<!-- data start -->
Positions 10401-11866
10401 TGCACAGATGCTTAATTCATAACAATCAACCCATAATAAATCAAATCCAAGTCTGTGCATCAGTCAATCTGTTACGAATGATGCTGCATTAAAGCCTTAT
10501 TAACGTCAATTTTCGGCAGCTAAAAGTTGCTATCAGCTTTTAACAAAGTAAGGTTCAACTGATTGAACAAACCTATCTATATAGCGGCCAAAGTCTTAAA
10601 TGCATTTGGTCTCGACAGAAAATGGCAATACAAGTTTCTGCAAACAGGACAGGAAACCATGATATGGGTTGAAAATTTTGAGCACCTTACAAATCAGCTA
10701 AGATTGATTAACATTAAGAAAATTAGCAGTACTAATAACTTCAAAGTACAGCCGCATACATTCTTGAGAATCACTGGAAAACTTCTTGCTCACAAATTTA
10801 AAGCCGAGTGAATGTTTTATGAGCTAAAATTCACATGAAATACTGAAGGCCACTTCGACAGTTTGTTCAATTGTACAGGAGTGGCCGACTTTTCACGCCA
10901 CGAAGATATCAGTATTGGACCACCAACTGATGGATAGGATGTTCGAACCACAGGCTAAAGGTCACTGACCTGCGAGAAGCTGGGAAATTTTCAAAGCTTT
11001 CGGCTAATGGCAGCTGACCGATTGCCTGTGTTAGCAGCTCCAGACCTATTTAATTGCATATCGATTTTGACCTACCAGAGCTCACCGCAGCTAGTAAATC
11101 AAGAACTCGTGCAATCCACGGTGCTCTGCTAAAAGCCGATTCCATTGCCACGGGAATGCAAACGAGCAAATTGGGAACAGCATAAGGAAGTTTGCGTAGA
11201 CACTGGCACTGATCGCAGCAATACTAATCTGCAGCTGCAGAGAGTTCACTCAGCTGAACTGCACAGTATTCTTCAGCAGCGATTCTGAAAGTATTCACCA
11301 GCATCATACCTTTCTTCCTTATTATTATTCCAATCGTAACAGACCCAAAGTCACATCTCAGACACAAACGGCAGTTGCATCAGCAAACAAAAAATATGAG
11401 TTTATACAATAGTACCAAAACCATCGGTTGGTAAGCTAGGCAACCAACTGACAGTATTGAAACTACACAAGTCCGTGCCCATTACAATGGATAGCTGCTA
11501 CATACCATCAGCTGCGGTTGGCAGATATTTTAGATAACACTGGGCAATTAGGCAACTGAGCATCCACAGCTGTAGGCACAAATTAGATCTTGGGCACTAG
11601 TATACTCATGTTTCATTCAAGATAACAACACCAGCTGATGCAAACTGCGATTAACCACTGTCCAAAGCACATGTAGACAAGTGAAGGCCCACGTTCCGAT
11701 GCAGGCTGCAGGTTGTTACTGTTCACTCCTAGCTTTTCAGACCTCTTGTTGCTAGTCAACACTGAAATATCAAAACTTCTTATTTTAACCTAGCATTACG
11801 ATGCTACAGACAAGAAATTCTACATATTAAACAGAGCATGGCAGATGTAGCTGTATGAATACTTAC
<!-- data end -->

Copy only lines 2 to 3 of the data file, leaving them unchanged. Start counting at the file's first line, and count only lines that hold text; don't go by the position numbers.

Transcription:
10401 TGCACAGATGCTTAATTCATAACAATCAACCCATAATAAATCAAATCCAAGTCTGTGCATCAGTCAATCTGTTACGAATGATGCTGCATTAAAGCCTTAT
10501 TAACGTCAATTTTCGGCAGCTAAAAGTTGCTATCAGCTTTTAACAAAGTAAGGTTCAACTGATTGAACAAACCTATCTATATAGCGGCCAAAGTCTTAAA